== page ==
9 Grammatical Pitfalls


[je-stey-shuh n] /dʒɛˈsteɪ ʃən/
the process, state, or period of gestating.
Origin of gestation
1525-35; < Latin gestātiōn- (stem of gestātiō), equivalent to gestāt(us) (see gestate) + -iōn- -ion
Related forms
gestational, gestative
[jes-tuh-tiv, je-stey-] /ˈdʒɛs tə tɪv, dʒɛˈsteɪ-/ (Show IPA),
adjective Unabridged
Based on the Random House Dictionary, © Random House, Inc. 2015.
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Examples from the web for gestation
  • The resulting embryo then descends into the uterus and attaches itself for gestation.
  • Translation: expensive publicity for an idea that was already in gestation.
  • We don't suddenly become human at some point during gestation.
  • Each canvas represented a long, morose gestation spent in solitary thought.
  • Cook's biggest strength is moving products from gestation to the hands of over-eager customers.
  • The gestation stretched out to five years, but the original blueprint apparently was sound.
  • If there were economic causes of that revolt, they probably had a long gestation.
  • After a normal gestation period, the cloned foals are born.
  • That's plugging along well, with the manuscript's due date the end of this year, and its gestation so far on target.
  • The extraordinary length of the book's gestation meant that much changed between conception and publication.
British Dictionary definitions for gestation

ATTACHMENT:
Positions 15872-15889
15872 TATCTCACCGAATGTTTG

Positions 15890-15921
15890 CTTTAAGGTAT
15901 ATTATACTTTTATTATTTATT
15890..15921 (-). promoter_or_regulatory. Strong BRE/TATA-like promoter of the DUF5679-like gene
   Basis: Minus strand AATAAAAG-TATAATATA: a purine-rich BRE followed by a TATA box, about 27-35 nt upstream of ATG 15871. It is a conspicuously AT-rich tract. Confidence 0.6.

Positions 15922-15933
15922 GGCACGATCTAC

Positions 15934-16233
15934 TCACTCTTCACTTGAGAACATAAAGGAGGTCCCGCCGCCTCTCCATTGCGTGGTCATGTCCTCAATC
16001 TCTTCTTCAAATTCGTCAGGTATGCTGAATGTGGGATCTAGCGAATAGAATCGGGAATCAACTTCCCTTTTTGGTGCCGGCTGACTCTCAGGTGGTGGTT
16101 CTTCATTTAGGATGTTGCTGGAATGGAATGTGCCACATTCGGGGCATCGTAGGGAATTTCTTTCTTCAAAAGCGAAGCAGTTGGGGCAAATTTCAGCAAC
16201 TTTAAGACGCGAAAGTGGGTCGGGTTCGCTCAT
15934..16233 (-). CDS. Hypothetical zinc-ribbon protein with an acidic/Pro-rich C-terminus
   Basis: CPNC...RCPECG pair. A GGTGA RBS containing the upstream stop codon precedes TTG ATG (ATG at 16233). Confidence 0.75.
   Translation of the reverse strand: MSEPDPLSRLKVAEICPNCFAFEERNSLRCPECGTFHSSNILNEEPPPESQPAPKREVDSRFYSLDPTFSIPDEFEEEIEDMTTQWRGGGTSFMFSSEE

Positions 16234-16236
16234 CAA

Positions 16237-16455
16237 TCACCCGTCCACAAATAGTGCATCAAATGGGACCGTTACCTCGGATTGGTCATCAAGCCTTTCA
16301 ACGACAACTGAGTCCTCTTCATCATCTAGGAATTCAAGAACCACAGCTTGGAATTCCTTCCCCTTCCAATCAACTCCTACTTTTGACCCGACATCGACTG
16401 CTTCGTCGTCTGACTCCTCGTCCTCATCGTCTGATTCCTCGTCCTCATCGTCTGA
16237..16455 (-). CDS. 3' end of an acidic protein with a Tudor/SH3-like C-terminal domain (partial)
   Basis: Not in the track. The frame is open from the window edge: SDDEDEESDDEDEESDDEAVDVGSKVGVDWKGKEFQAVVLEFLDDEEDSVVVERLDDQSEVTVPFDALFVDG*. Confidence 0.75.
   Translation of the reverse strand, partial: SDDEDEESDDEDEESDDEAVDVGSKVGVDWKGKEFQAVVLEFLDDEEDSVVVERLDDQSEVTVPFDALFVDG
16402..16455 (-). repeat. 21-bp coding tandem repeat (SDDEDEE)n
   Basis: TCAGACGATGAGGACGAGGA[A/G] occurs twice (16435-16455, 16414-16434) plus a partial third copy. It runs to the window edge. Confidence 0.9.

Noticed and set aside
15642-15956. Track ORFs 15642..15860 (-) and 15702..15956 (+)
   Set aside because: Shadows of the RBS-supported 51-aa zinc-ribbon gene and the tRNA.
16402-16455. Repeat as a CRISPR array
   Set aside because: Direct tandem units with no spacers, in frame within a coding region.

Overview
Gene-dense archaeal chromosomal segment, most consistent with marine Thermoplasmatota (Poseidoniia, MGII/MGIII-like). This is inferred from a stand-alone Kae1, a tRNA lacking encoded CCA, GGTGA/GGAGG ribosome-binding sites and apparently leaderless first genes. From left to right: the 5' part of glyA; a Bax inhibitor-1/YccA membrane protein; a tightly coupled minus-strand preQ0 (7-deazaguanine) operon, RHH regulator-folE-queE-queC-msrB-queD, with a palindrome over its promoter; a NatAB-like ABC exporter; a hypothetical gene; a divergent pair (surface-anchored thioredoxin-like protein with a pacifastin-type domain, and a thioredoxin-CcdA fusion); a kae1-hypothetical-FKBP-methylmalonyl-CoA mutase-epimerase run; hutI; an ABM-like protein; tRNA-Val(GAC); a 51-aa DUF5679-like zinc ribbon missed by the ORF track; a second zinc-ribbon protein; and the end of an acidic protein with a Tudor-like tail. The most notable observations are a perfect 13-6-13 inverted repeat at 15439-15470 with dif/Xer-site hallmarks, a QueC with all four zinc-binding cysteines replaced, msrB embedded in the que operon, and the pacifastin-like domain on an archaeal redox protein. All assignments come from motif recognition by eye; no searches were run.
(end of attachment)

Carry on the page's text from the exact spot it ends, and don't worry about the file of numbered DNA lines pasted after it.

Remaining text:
1. the development of the embryo of a viviparous mammal, between conception and birth: about 266 days in humans, 624 days in elephants, and 63 days in cats
  2. (as modifier): gestation period
the development of an idea or plan in the mind
the period of such a development
Derived Forms
gestational, gestative (ˈdʒɛstətɪv; dʒɛˈsteɪ-) adjective
gestatory, adjective
Word Origin
C16: from Latin gestātiō a bearing, from gestāre to bear, frequentative of gerere to carry
Collins English Dictionary - Complete & Unabridged 2012 Digital Edition
© William Collins Sons & Co. Ltd. 1979, 1986 © HarperCollins
Publishers 1998, 2000, 2003, 2005, 2006, 2007, 2009, 2012
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Word Origin and History for gestation

1530s, "riding on horseback, etc., as a form of exercise," from Latin gestationem (nominative gestatio) "a carrying," noun of action from gestare "bear, carry, gestate," frequentative of gerere (past participle gestus) "to bear, carry, bring forth" (see gest). Meaning "action or process of carrying young in the womb" is from 1610s.

Online Etymology Dictionary, © 2010 Douglas Harper
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gestation in Medicine

gestation ges·ta·tion (jě-stā'shən)
The period of fetal development from conception until birth; pregnancy.

The American Heritage® Stedman's Medical Dictionary
Copyright © 2002, 2001, 1995 by Houghton Mifflin Company. Published by Houghton Mifflin Company.
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gestation in Science
The period of time spent in the uterus between conception and birth. Gestation in humans is about nine months.
The American Heritage® Science Dictionary
Copyright © 2002. Published by Houghton Mifflin. All rights reserved.
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